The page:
Marzano’s Six Step Process to Teaching Academic Vocabulary
Six is the magic number. My last blog looked at Konza’s take on vocabulary as a part of her big 6 in understanding the reading process. Today’s blog will look at Marzano’s six step process to teaching academic vocabulary. I love this process for the explicit and deep teaching of vocabulary as it can be used in any year level and for any learning area.
This is an example of selecting an essential word from a year 8/9 biology unit. I deliberately chose a year level and learning area that were unfamiliar to me.
Teaching the word: mutualism
1. Provide a description, explanation, or example of the new term. (Include a non-linguistic representation of the term for ESL kids.)
The idea is to make this interesting and something that students will remember.
Telling a joke: What’s worse than a giraffe with a sore throat? Why, a crocodile with a toothache, of course.
Showing a photograph and telling an interesting story. Introduce the Nile crocodile, an animal that is a messy eater and cannot move food from side to side as its jaws only open and close. It also can’t move food around with its tongue and this results in food becoming caught in its teeth which attracts parasites, bacteria and leeches. Thankfully the Egyptian plover works mutually with the crocodile. The crocodile beeches itself, remains very still and leaves its mouth open. The plover enters the crocodile’s mouth and eats the scraps and parasites – a win win situation. The plover gets to eat and the crocodile gets it teeth cleaned. (This would also be a great teaching moment to show where Egypt and the Nile river are located).
The crocodile and plover have a mutualistic relationship – one where both of them benefit. In science, we call this mutualism. This is one of the three types of symbiotic relationships, the other two being commensalism and parasitism.
Using a video clip: I found a short video clip that added to the description.
2. Ask students to restate the description, explanation, or example in their own words. (Allow students whose primary existing knowledge base is still in their native language to write in it.)
Oral rehearsal: give students time to discuss what mutualism is (pairs or small groups) and then have them rewrite the definition in their own words. If this is a second language, let students write the word and its meaning in their first language.
3. Ask students to construct a picture, symbol, or graphic representing the word.
Model first: Some students will be reluctant to draw but the idea is to have some kind of graphic representation that will help them remember the word.
Share: Sharing the different representations helps students see others ways the word can be represented.
4. Engage students periodically in activities that help them add to their knowledge of the terms in their notebooks.
There are lots of ways students can practise using the word and broadening their understanding of it. Writing synonyms or antonyms. Finding similarities or differences. Completing an analogy – Mutualism is to symbiosis as ____________ is to ___________. (As mutualism is one of the types of symbiosis, I wrote …as an edge is to a triangle).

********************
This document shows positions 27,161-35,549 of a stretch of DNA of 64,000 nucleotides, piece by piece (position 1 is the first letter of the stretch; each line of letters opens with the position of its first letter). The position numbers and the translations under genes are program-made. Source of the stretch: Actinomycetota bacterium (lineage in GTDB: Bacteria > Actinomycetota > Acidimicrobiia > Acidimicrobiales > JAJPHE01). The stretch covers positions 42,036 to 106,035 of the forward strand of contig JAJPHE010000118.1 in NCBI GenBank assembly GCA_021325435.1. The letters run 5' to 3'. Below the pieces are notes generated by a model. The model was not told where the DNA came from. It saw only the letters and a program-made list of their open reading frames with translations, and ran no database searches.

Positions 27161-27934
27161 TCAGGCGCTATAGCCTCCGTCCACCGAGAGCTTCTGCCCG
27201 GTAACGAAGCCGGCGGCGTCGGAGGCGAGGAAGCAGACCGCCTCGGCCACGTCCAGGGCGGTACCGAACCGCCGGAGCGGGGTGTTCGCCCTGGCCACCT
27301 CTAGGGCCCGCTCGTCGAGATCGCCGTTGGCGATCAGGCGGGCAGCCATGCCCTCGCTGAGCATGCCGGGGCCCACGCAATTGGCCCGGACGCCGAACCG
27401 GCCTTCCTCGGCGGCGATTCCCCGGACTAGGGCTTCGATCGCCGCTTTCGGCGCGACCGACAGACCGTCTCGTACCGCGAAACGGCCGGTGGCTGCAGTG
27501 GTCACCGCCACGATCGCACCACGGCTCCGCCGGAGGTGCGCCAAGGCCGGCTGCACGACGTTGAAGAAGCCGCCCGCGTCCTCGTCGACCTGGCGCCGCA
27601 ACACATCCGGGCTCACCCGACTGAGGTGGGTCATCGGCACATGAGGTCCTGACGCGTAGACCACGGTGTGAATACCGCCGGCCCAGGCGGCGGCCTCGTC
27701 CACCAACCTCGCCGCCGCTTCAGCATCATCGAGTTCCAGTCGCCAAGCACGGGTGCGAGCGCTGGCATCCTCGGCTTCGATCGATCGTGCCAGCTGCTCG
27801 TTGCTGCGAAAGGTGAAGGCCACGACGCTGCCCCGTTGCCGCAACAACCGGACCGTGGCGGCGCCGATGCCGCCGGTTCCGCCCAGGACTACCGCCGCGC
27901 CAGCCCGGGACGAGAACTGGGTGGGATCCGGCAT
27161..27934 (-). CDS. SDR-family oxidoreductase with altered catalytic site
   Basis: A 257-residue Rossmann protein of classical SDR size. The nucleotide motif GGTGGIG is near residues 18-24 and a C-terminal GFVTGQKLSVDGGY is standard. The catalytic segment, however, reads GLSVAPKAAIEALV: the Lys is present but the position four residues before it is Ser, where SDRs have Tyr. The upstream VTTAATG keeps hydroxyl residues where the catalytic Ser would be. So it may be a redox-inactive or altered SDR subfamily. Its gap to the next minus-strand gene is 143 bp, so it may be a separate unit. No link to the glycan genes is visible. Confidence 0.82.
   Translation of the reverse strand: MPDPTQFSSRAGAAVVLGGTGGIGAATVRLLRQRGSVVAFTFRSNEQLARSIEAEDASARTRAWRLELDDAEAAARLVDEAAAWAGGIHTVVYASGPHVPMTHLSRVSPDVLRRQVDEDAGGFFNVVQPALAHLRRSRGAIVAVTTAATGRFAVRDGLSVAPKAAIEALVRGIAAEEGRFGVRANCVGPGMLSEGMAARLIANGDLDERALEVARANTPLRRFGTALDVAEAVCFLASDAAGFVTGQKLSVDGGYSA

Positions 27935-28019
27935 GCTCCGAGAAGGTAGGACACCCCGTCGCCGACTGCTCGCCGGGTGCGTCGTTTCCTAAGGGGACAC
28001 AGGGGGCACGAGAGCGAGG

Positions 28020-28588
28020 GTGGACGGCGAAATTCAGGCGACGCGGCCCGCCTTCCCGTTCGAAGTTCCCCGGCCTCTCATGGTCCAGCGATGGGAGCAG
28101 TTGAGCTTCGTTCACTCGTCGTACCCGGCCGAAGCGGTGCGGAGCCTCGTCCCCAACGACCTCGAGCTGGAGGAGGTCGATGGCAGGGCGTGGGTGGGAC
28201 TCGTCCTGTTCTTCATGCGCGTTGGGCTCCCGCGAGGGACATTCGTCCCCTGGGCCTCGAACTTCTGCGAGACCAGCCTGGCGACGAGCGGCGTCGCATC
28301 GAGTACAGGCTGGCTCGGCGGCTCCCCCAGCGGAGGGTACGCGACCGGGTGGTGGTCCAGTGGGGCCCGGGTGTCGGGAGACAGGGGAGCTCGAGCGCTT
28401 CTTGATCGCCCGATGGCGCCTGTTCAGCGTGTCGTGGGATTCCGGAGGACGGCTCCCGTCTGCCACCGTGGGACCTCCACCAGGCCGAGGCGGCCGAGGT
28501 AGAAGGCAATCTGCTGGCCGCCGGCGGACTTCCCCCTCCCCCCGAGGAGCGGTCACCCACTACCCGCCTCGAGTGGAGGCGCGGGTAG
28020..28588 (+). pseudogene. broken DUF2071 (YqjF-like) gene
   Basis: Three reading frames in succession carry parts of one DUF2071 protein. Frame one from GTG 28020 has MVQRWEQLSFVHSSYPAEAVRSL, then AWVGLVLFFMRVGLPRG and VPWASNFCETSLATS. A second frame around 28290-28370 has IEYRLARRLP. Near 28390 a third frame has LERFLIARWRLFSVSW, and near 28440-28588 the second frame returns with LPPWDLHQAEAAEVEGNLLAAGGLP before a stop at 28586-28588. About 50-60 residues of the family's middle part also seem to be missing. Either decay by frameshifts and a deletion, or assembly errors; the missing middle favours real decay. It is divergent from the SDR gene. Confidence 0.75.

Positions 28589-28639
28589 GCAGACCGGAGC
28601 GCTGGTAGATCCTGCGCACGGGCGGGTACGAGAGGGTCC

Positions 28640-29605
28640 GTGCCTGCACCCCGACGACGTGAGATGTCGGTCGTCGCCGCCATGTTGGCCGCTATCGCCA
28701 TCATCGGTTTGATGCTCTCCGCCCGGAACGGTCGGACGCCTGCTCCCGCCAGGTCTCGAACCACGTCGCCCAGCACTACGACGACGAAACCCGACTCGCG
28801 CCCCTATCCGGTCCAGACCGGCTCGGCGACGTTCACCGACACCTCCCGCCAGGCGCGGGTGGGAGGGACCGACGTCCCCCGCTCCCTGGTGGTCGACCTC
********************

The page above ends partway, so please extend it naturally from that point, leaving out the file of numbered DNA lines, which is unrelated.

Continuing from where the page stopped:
5. Periodically ask students to discuss the terms with one another. (Allow in native language when appropriate).
Oral rehearsal is vital and giving students time to talk about the word and all its accompanying vocabulary enhances student knowledge. This can be done as Think-Pair-Shares. As you have seen this step has been done when students rewrote their definitions and drew their graphic representations. They could explain any new learning or clarify confusions or disagreements. Allow time for students to make any revisions.
6. Involve students periodically in games that allow them to play with terms.
There are so many games that can be played: Pictionary, memory, jeopardy, charades, talk a mile a minute, bingo, create a skit…
For the word mutualism I made a simple game that matched images of animals in symbiotic relationships to a human representation – mutualism – sea anemone and clown fish – students helping one another with an assignment, commensalism – barnacles on a whale and student copying neighbour’s homework, parasitism – flea on a dog and someone taking another child’s tuckshop money.
Look at all the words the students would have learned by examining this one word in detail. Mutualism – mutual, mutualistic, commensalism, parasitism, plover, Nile, Egyptian, relationship and the list goes on.
It would also be an opportunity to explore the meaning and use of the suffix –ism.
All of these steps should be modelled first (I would use the gradual release of responsibility – I do, we do, you do together, you do alone). The steps can also be done in any order and can be completed over a period of days as students explore the word deeper. Some steps can overlap.
Selecting a word for study
To select a word for study, I like Fisher and Frey’s guidelines:
- Is the word representative of an essential idea or concept?
- Will the word be used repeatedly within and across units of instruction?
- Is the word transportable across other disciplines?
- Does the use of the word invite contextual analysis?
- Does the word offer an opportunity for structural analysis?
- Do the selected word honour the learner’s cognitive load?
From: The Value of Intentional Vocabulary Instruction in the Middle Grades